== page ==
News & Views

Lyft & Taco Bell / Taco Mode

by Contagious Contributor
This story originally appeared on Contagious I/O, our intelligence tool featuring the most creative and effective ideas in marketing from around the world

Fast food brand partners with ride sharing service to provide end-of-the-night meals



To make it even easier for hungry revellers to get their grub at the end of a night out, Lyft passengers can now book a stop off at a Taco Bell drive-through.



The service is available between 9pm and 2am and can be requested within the app by selecting Taco Mode. Taco Bell is providing in-car menus and incorporating its branding into the Lyft app and vehicles. Passengers will also receive a complimentary Doritos Locos Taco with their order.

Lyft drivers can choose whether to opt into the service, which is currently being trialled  in the Newport Beach area. The brands plan to roll it out to Southern California and then nationally.



Contagious Insight / 

Answering appetites / By allowing people to kill two birds with one stone, the service has clear appeal for customers. Taco Bell’s research showed that many people want to stop off for food during their cab ride home, but hold back from asking. ‘Some people are either afraid to ask or don’t know if they can ask,’ Taco Bell’s CMO Marisa Thalberg told The New York Times. ‘We’re taking all those questions marks of, “Would it be unseemly to ask my Lyft driver to go through the Taco Bell drive-through?” And now we’re not only going to make it permissible, we’re going to celebrate this behavior.’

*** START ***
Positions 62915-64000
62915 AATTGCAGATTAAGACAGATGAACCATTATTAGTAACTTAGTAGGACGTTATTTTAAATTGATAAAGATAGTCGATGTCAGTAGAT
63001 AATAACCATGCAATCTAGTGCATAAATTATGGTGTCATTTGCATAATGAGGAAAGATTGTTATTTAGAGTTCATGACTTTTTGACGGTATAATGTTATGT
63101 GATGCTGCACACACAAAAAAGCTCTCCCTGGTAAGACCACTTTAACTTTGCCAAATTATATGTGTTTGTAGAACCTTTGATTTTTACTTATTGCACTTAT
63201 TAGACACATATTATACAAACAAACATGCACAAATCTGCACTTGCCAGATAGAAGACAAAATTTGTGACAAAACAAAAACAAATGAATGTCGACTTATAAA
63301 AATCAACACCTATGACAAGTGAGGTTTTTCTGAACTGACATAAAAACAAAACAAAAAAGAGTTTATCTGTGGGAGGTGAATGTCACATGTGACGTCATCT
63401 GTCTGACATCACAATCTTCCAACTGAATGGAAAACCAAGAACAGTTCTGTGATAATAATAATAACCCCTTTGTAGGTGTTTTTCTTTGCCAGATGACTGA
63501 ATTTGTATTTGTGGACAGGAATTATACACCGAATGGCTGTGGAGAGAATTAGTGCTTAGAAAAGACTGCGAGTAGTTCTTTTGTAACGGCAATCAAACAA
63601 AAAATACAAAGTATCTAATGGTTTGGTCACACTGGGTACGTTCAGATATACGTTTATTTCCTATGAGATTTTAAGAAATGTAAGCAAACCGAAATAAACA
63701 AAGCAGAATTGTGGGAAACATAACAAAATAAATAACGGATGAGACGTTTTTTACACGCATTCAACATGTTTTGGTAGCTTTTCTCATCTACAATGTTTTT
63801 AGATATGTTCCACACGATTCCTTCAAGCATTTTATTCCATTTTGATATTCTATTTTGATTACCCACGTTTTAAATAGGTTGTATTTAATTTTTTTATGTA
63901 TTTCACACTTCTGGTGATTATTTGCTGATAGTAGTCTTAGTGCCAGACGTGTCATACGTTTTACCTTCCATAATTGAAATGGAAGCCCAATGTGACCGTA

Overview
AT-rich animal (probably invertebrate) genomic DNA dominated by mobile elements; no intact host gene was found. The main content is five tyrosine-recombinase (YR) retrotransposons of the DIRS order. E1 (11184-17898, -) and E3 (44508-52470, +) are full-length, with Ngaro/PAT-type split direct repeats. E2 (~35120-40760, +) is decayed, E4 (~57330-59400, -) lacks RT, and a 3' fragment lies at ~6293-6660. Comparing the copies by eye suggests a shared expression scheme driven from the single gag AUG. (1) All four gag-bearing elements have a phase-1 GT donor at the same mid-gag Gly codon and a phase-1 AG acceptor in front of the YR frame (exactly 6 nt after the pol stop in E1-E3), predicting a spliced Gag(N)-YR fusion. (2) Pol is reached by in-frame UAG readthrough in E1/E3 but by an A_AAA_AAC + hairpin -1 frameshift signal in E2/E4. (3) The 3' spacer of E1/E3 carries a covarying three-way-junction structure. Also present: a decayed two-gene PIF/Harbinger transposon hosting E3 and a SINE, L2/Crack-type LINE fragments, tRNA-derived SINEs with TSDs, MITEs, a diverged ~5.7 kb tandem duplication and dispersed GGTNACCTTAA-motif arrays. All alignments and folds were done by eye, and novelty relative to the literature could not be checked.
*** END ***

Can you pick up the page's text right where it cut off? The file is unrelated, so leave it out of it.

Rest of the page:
Taco tactics / At the end of the night when people are tired and hungry, they are likely to opt for the easiest option when it comes to getting food. So to target these late-night customers, Taco Bell has made itself competitively convenient. ‘I think of this like inverse delivery — like we’re delivering you to Taco Bell,’ said Thalberg. ‘You’re being delivered to the food as opposed to having to get in your own car and drive.’

Brand lift for Lyft / The service should help boost awareness about Lyft and may even attract new users. Its ethically-questionable rival Uber has had a turbulent year, culminating with the resignation of CEO Travis Kalanick, and lost market share in the US as a result. As the country’s second largest taxi app, Lyft has benefitted from Uber’s various scandals, helped by its positioning as an ethical or ‘woke’ alternative. For example, in the seven days following the #deleteuber protest Lyft saw its passenger activations increase by 60%, according to Business Insider.

The partnership with Taco Bell comes at a good time for the brand, hot on the (wheels?) of the positive publicity surrounding Lyft’s culture and rising popularity. The service provides people with another, delicious reason to choose it over Uber.